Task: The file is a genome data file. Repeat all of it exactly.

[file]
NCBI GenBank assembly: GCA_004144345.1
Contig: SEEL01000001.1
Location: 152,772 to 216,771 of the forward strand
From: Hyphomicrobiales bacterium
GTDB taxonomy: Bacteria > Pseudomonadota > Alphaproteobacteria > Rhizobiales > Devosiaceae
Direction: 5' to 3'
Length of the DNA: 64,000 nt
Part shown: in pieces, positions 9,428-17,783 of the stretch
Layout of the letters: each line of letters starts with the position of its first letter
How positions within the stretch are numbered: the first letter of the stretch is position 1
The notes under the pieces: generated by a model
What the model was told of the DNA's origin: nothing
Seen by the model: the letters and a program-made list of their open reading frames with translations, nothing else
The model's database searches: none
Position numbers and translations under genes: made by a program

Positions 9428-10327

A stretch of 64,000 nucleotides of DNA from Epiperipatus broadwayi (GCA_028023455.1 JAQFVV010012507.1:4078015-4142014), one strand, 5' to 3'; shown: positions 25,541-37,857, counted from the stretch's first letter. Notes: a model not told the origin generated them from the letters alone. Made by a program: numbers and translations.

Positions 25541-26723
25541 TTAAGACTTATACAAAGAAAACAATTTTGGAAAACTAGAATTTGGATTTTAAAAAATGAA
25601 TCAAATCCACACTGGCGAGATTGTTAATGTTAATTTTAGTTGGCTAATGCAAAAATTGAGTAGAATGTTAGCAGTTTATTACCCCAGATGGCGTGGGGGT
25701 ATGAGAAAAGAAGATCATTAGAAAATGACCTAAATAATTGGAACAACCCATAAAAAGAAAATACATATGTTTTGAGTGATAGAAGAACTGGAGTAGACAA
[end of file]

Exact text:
NCBI GenBank assembly: GCA_004144345.1
Contig: SEEL01000001.1
Location: 152,772 to 216,771 of the forward strand
From: Hyphomicrobiales bacterium
GTDB taxonomy: Bacteria > Pseudomonadota > Alphaproteobacteria > Rhizobiales > Devosiaceae
Direction: 5' to 3'
Length of the DNA: 64,000 nt
Part shown: in pieces, positions 9,428-17,783 of the stretch
Layout of the letters: each line of letters starts with the position of its first letter
How positions within the stretch are numbered: the first letter of the stretch is position 1
The notes under the pieces: generated by a model
What the model was told of the DNA's origin: nothing
Seen by the model: the letters and a program-made list of their open reading frames with translations, nothing else
The model's database searches: none
Position numbers and translations under genes: made by a program

Positions 9428-10327

A stretch of 64,000 nucleotides of DNA from Epiperipatus broadwayi (GCA_028023455.1 JAQFVV010012507.1:4078015-4142014), one strand, 5' to 3'; shown: positions 25,541-37,857, counted from the stretch's first letter. Notes: a model not told the origin generated them from the letters alone. Made by a program: numbers and translations.

Positions 25541-26723
25541 TTAAGACTTATACAAAGAAAACAATTTTGGAAAACTAGAATTTGGATTTTAAAAAATGAA
25601 TCAAATCCACACTGGCGAGATTGTTAATGTTAATTTTAGTTGGCTAATGCAAAAATTGAGTAGAATGTTAGCAGTTTATTACCCCAGATGGCGTGGGGGT
25701 ATGAGAAAAGAAGATCATTAGAAAATGACCTAAATAATTGGAACAACCCATAAAAAGAAAATACATATGTTTTGAGTGATAGAAGAACTGGAGTAGACAA